What is Trailing 12 Months (TTM)?
What Is TTM (Trailing Twelve Months)?
Trailing Twelve Months is a phrase used to indicate the previous 12 consecutive months of a company’s financial data, leading up to the time that a report of that data is generated.
It does not have to align directly with the ending of a fiscal year, though sometimes it can.
While previous fiscal year used for tax and accounting purposes, the TTM abbreviation refers to the prior 12 month period up through the most recently updated financial records.
What Does TTM Mean?
Analysts often utilize TTM data as it is the best way to take an annualized view of the performance of a company over a sustained period of time.
TTM accounts for both seasonality and other time-specific effects on a company’s operation that could have a greater effect on a short-term financial analysis.
TTM data is often used in things like balance sheets, income statements and cash flow charts.
TTM On Financial Statements
TTM is often used to format financial data and formulate finance-related ratios.
It is especially handy because it can provide more recent data tied to a certain point in time.
This does not have to correspond to the end of a quarter or a fiscal year while remaining annualized, accounting for seasonality or short-term abnormalities in things like supply, demand and operating costs.
Why Use TTM
Companies often use running TTM tallies to perform internal financial evaluations.
These evaluations can include calculating key performance indicators such as net profit margin or liquidity.
They can also be used to look at year-over-year trends such as revenue growth.
TTM Revenue, for example, indicates the amount of revenue that a company has earned over the trailing twelve months.
This is a key indicator which can determine whether a company is experiencing growth, and if so, where that growth is coming from.
TTM Revenue does have some limitations, though. It cannot determine profit, a company’s ability to turn said profit, or its capability to generate gross revenue.
Thus, some analysts often overlook this metric in order to focus more on profitability.
However, it can still be vital in determining the strengths and weaknesses of a company’s revenue-generating practices.
How To Calculate TTM
The easiest way to calculate data from the trailing 12 months is to add by the previous four quarters, the three-month periods into which the fiscal year is broken up.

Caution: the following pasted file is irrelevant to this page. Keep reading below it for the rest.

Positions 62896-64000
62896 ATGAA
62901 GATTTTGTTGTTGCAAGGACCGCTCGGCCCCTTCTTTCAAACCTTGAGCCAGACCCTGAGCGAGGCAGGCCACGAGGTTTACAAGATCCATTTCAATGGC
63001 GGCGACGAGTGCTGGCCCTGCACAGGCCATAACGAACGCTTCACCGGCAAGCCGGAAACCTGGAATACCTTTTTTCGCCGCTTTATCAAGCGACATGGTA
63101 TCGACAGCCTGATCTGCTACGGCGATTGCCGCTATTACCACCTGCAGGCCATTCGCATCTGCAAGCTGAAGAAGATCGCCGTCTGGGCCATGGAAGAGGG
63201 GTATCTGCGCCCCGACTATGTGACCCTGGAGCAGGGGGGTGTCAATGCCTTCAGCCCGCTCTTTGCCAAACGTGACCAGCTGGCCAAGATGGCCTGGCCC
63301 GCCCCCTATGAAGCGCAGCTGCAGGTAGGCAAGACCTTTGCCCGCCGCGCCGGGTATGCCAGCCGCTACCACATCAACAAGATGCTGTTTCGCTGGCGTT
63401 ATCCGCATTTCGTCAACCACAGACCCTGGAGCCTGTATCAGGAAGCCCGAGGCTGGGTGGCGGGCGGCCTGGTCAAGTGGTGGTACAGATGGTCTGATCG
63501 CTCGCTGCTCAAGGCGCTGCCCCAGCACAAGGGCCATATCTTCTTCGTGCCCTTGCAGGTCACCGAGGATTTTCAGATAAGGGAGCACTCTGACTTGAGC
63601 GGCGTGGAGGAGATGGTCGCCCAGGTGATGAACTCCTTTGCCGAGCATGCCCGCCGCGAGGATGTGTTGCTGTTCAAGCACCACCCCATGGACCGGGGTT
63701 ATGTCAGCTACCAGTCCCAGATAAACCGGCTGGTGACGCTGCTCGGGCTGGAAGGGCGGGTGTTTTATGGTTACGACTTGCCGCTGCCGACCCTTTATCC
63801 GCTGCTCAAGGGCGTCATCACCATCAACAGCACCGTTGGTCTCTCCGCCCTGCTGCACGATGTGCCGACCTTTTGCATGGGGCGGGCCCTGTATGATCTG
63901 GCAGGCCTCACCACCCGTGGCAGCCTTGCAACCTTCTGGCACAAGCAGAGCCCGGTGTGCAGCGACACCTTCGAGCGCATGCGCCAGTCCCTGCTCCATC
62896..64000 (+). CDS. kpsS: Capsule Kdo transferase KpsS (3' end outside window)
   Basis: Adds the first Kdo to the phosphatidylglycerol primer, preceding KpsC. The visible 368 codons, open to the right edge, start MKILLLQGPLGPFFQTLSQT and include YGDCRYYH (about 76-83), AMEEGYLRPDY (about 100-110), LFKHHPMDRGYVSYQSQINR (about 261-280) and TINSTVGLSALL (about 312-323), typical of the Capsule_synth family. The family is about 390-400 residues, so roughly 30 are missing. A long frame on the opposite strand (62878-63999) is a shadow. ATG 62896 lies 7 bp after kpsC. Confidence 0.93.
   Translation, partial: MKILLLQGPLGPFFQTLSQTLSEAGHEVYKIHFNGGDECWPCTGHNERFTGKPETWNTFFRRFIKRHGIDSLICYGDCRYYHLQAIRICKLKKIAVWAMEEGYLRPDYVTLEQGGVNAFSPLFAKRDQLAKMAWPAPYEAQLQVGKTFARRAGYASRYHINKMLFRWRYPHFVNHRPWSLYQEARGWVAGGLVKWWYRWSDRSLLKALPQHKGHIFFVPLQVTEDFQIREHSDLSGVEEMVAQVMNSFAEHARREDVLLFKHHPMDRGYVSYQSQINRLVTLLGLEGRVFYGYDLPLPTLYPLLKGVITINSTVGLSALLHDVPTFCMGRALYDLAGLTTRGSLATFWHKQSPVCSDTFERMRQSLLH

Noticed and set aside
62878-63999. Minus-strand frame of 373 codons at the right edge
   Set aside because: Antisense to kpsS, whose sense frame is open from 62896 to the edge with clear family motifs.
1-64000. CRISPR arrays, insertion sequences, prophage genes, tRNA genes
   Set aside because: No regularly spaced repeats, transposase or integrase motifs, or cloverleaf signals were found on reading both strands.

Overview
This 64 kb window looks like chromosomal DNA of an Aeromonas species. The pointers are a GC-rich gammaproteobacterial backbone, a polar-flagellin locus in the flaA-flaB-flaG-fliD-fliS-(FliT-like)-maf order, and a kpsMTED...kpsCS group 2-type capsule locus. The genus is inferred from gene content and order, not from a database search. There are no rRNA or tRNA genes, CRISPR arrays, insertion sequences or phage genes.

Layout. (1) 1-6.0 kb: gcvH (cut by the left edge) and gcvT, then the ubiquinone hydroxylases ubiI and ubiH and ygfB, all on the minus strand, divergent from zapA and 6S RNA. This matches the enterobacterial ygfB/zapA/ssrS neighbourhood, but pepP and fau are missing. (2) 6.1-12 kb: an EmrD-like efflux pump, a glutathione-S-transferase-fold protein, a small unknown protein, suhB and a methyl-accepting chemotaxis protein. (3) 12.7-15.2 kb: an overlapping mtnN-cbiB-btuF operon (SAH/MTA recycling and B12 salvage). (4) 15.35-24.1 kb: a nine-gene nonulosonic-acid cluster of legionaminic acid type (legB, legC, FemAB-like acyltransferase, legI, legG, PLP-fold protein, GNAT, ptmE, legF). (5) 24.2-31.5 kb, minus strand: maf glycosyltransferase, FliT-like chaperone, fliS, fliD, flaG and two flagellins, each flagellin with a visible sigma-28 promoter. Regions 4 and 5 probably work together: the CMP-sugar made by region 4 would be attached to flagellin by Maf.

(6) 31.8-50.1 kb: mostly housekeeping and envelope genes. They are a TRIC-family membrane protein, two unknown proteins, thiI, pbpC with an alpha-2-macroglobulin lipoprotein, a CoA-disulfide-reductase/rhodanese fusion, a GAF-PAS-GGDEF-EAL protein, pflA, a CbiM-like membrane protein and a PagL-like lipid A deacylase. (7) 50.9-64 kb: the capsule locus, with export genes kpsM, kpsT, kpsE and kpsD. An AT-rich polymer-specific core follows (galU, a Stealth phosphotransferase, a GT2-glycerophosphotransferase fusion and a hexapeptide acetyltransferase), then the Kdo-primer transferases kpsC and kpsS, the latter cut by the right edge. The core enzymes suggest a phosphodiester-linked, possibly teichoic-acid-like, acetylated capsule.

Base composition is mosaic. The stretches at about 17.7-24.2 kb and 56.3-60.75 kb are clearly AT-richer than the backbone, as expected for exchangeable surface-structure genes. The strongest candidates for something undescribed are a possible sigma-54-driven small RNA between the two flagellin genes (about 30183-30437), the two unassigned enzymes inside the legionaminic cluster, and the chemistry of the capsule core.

Start with the most recent quarter–for instance, to make a TTM calculation in July 2020, one would begin with Q2, which ended in June 2020.
Then, simply go back and add on the three preceding quarters.
Advanced TTM Formula For Financial Reporting
There is another, slightly more complicated TTM formula, but it is used more frequently because it is better adapted to the tools and datasets most commonly at an analyst’s disposal.
This formula starts with a company’s annual financial report, then adds the reports for any quarters following the annual report, then subtracts the corresponding quarterly from the annual report.
Here is what that would look like to calculate the TTM for July 2020 under this method:
This TTM equation is often easier for analysts to perform and provides a better look at year-over-year data for a certain period of time.
EPS & TTM (Earnings per Share & Trailing Twelve Months)
The TTM format is used often in the Earnings per Share metric, which calculates a company’s profit by the outstanding shares of its stock.
Earnings per Share, or EPS, is valued by analysts as a key indicator of the overall profitability of a company.
It is calculated by dividing the net income of a company by its available shares.
The trailing 12 months of Earnings per Share can show how a company is maintaining its profits over a sustained period of time.
Additionally, the TTM data of EPS is a key factor in determining a company’s price to earnings ratio, which shows how profitable each individual stock of a company is.
A company’s P/E ratio is calculated by dividing its individual stock price by its earnings per share over the trailing 12 months.
In conclusion, TTM is used because it is a useful time frame to state financial metrics.
The prior fiscal year may be used instead of the trailing twelve months, but using the trailing twelve months allows for more up-to-date financial metrics.